Narnia Pool

I love CS Lewis’s Magician’s Nephew. It is the first venture into Narnia and this journey was not through the Wardrobe but by magic rings transporting Polly and Digory through a manky pool into this big new world. Even better when I shared some of the following blog at a Sunday service in Campbell College recently, the headmaster took me straight out of the building took me to that manky pool. Right there in a school in East Belfast, where Lewis played as a boy.

Lewis, as a man of his age, becomes a little sexist in this transportation story. On arriving in Narnia, Polly, the girl, is immediately a little frightened and wants to jump back into the little pond and head back to safety and normality. Digory though, in his macho stereotype role, proves courageous and brave. With an adventurous spirit Digory declares, There's not much point in finding a magic ring that lets you into other worlds if you're afraid to look at them when you've got there." I love that!

There are a lot of Pollys in the Church. Most of them men! Many people are happy to have the rings to the Kingdom BUT are concerned about safety. They are like the guys in Jesus parable who are given a talent and dig a hole and bury it. The Master returns and is angry with their conservative playing safe. The talent has not been lost and damaged but it is whipped away from them and given to those who were brave and a little risky with their talents. 

Safety is not an attribute in the Kingdom of God. There is no one from Genesis to Revelation who plays it safe and gets any credit at all from God. It is the reckless, who risked and at times got it way wrong, find themselves in God’s list of heroes of faith in Hebrews 11. 

When we are born again into a whole new life and Kingdom, God does not want us to remain in the maternity ward obsessed with that rebirth. He longs for those who enter the Kingdom to head further up and further in. He longs that they would grow up again and head out into that Kingdom, to discover the dangerous terrain that God would long to redeem. There would not be much point of Jesus coming to live and die and be raised to life again in order to let us into a new Kingdom if we are afraid to explore that new Kingdom when grace throws us right into it.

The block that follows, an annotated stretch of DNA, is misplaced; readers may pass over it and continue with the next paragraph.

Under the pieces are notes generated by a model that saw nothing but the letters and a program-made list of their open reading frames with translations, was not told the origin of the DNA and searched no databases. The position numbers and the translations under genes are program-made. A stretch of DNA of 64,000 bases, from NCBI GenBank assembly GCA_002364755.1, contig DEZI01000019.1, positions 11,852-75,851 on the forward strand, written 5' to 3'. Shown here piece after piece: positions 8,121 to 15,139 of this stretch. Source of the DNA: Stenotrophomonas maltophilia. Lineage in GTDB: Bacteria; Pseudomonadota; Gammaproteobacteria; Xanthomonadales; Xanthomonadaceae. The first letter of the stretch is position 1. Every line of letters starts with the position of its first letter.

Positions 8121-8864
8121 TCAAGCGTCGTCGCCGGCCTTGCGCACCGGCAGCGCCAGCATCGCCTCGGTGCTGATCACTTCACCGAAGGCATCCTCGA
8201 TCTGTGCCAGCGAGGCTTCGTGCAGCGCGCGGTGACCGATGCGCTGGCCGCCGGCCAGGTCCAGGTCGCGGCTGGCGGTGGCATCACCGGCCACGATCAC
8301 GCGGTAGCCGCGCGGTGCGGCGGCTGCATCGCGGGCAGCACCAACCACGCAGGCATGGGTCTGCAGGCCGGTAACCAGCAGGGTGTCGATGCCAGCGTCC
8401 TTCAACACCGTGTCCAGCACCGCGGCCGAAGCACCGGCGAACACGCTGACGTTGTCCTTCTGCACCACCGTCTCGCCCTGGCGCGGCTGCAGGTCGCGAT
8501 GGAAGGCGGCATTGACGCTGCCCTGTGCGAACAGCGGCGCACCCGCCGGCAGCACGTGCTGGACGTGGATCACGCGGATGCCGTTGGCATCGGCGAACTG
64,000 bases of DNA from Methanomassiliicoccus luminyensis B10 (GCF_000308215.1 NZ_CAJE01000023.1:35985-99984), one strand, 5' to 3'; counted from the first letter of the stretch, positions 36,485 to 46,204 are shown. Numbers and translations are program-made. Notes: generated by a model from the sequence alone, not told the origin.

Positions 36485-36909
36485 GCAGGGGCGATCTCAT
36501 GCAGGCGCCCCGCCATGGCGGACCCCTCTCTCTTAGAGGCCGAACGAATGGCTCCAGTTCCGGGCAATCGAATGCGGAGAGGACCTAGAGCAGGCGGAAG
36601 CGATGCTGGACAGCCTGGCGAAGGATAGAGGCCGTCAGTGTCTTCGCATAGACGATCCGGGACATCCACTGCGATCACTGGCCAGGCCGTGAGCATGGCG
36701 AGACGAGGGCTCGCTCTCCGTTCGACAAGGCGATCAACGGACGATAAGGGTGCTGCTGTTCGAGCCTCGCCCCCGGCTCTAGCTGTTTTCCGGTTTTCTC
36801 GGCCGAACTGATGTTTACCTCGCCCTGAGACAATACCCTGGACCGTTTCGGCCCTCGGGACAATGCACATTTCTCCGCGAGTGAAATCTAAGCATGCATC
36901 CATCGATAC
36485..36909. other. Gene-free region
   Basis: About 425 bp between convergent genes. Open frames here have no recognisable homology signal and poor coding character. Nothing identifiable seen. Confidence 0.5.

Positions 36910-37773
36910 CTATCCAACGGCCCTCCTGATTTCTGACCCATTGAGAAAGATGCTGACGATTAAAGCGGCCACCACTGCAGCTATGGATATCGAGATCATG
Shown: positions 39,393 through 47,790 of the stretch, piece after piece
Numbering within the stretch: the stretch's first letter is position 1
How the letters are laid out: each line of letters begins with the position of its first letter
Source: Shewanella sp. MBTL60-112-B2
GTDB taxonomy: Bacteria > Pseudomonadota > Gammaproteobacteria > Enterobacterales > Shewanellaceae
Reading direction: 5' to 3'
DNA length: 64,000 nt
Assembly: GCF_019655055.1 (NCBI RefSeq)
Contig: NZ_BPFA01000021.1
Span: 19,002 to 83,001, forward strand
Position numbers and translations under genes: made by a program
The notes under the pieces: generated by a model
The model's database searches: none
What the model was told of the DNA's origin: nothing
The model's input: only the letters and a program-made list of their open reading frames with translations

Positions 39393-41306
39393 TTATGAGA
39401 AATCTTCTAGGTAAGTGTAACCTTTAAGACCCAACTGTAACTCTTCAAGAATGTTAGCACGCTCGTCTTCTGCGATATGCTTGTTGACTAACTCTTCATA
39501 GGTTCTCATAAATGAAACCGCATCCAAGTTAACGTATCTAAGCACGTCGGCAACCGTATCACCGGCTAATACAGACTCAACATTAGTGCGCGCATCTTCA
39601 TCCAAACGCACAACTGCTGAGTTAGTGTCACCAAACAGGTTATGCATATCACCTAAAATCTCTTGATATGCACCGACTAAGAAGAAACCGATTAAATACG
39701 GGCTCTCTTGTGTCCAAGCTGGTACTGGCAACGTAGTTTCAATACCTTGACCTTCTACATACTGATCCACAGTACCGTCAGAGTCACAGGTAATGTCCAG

The Slicer

Thanks for this. Magician's Nephew is my fave. I find Lewis' Theodicy in it very helpful (Digory's mother dying). Also, and pertinent to my next point “What you see and what you hear depends a great deal on where you are standing. It also depends on what sort of person you are.”

Interesting Yin and Yang in Hebrews 11. Might be worth digging into further in a future post. The righteous/just live by faith, which at times leads them to risk a great deal, and sometimes resulted in torture and death (as you have pointed out), but not sure if I'd call "confidence in what we hope for and assurance about what we do not see" recklessness, any more than I would with Jesus' obedience to death. I don't think we're supposed to be reckless with our lives any more than we are supposed to be with the planet. Surely the issue is that we're supposed to be obedient (by faith). The same faith at times leads others to safety. Examples in Hebrews 11 of the latter are Enoch (who escaped death), Noah (who built a big boat to protect his family), Moses (whose parents hid him in a basket for protection, and who subsequently gained protection for a time by being presented as Pharoah's son), Israel which was protected in Passover and subsequently led to safety through the sea from their oppressors, and Rahab who escaped the death that others around her suffered.

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